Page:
Addressing mental plurality

Justification, objections and logical requirements of strongly partitive accounts of mind

Simon Boag*

*Corresponding author for this work

Research output: Chapter in Book/Report/Conference proceedingChapter

Abstract

Strongly partitive accounts deviate radically from the common view of a single, unified knower or self within each 'person', proposing instead an account of multiple knowers. This view is justified by consideration of mental conflict, and objections, including the view that conflict does not require strong partitioning, that there exists a tension between 'persons' and 'parts', and the problem of homunculi, are found not to hold. However, the problems of proposing partitioning ad hoc and ad libitum are genuine concerns that any account of mental plurality must address. The realist account of cognition, proposing that cognition is a relation between subject and object terms existing independently of the cognitive relation, provides a conceptual basis for evaluating strongly partitive accounts. On this view, any account of knowers, either singular or plural, must be capable of specifying their intrinsic qualities. Pears's account is found to be problematic here since it fails to meet this logical requirement. Maze's account is found to satisfy this requirement, providing inprinciple means of characterizing the multiple knowers.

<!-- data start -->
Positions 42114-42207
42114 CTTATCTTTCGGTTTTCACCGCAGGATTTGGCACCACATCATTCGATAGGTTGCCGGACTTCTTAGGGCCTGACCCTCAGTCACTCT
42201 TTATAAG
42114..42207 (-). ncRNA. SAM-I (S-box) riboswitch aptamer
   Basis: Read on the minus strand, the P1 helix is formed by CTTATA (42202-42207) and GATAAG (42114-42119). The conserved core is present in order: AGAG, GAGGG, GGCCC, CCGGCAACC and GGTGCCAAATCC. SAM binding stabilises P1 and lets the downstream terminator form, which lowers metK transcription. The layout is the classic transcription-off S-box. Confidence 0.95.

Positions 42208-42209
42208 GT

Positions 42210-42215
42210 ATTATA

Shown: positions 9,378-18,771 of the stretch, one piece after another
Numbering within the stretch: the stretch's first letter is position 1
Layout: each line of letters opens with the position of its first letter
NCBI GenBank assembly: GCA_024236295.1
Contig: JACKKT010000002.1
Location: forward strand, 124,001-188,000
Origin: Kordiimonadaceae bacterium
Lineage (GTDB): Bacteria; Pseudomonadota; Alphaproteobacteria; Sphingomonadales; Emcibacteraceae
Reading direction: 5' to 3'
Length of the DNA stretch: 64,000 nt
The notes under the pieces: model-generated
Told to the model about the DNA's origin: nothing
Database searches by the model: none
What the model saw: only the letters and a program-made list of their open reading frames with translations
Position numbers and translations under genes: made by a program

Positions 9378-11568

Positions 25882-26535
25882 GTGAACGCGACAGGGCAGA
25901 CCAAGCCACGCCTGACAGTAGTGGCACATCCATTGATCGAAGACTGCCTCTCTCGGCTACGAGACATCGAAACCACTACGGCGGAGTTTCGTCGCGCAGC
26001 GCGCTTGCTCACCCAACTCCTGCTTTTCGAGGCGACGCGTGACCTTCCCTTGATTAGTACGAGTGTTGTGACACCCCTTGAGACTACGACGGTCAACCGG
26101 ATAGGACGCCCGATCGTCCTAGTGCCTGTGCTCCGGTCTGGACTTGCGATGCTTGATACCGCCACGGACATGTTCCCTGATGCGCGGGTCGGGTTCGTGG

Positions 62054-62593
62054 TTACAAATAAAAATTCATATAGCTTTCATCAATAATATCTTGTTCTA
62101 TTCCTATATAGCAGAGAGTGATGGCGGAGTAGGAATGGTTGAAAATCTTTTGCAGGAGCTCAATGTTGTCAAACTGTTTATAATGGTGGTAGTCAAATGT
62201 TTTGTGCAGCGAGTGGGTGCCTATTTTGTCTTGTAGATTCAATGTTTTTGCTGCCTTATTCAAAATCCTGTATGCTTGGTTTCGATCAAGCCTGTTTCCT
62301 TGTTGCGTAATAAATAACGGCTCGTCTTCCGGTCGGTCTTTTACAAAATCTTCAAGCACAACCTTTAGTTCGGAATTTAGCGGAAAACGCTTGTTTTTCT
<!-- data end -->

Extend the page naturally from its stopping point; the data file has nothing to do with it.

Original languageEnglish
Title of host publicationRealism and psychology
Subtitle of host publicationcollected essays
EditorsNigel Mackay, Agnes Petocz
Place of PublicationBoston
PublisherBrill
Pages727-754
Number of pages28
ISBN (Print)9789004188877
Publication statusPublished - 2011

Publication series

NamePhilosophy of History and Culture
Volume30
ISSN (Print)09226001

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    Boag, S. (2011). Addressing mental plurality: Justification, objections and logical requirements of strongly partitive accounts of mind. In N. Mackay, & A. Petocz (Eds.), Realism and psychology: collected essays (pp. 727-754). (Philosophy of History and Culture; Vol. 30). Boston: Brill.